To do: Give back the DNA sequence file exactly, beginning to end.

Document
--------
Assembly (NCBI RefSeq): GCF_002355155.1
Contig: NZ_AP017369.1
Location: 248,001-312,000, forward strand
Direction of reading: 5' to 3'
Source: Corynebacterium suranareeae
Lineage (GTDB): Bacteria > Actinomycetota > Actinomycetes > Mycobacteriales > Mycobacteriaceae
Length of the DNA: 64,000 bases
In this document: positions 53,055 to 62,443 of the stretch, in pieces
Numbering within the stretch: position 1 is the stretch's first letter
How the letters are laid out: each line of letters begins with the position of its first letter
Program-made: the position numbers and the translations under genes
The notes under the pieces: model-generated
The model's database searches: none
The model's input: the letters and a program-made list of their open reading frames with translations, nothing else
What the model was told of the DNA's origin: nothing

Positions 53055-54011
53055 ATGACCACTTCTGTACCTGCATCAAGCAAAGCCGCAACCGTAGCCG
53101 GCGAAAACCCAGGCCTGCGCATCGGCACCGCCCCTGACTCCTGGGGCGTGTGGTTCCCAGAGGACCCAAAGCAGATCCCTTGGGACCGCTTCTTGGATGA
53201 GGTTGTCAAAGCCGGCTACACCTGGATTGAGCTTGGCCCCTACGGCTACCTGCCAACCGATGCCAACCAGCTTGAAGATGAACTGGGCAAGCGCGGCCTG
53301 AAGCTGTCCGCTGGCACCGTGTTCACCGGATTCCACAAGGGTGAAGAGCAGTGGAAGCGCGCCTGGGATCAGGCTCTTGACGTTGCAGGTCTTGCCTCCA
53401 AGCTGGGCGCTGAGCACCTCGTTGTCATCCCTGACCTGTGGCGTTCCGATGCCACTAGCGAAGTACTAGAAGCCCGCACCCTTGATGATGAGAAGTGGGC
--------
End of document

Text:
Assembly (NCBI RefSeq): GCF_002355155.1
Contig: NZ_AP017369.1
Location: 248,001-312,000, forward strand
Direction of reading: 5' to 3'
Source: Corynebacterium suranareeae
Lineage (GTDB): Bacteria > Actinomycetota > Actinomycetes > Mycobacteriales > Mycobacteriaceae
Length of the DNA: 64,000 bases
In this document: positions 53,055 to 62,443 of the stretch, in pieces
Numbering within the stretch: position 1 is the stretch's first letter
How the letters are laid out: each line of letters begins with the position of its first letter
Program-made: the position numbers and the translations under genes
The notes under the pieces: model-generated
The model's database searches: none
The model's input: the letters and a program-made list of their open reading frames with translations, nothing else
What the model was told of the DNA's origin: nothing

Positions 53055-54011
53055 ATGACCACTTCTGTACCTGCATCAAGCAAAGCCGCAACCGTAGCCG
53101 GCGAAAACCCAGGCCTGCGCATCGGCACCGCCCCTGACTCCTGGGGCGTGTGGTTCCCAGAGGACCCAAAGCAGATCCCTTGGGACCGCTTCTTGGATGA
53201 GGTTGTCAAAGCCGGCTACACCTGGATTGAGCTTGGCCCCTACGGCTACCTGCCAACCGATGCCAACCAGCTTGAAGATGAACTGGGCAAGCGCGGCCTG
53301 AAGCTGTCCGCTGGCACCGTGTTCACCGGATTCCACAAGGGTGAAGAGCAGTGGAAGCGCGCCTGGGATCAGGCTCTTGACGTTGCAGGTCTTGCCTCCA
53401 AGCTGGGCGCTGAGCACCTCGTTGTCATCCCTGACCTGTGGCGTTCCGATGCCACTAGCGAAGTACTAGAAGCCCGCACCCTTGATGATGAGAAGTGGGC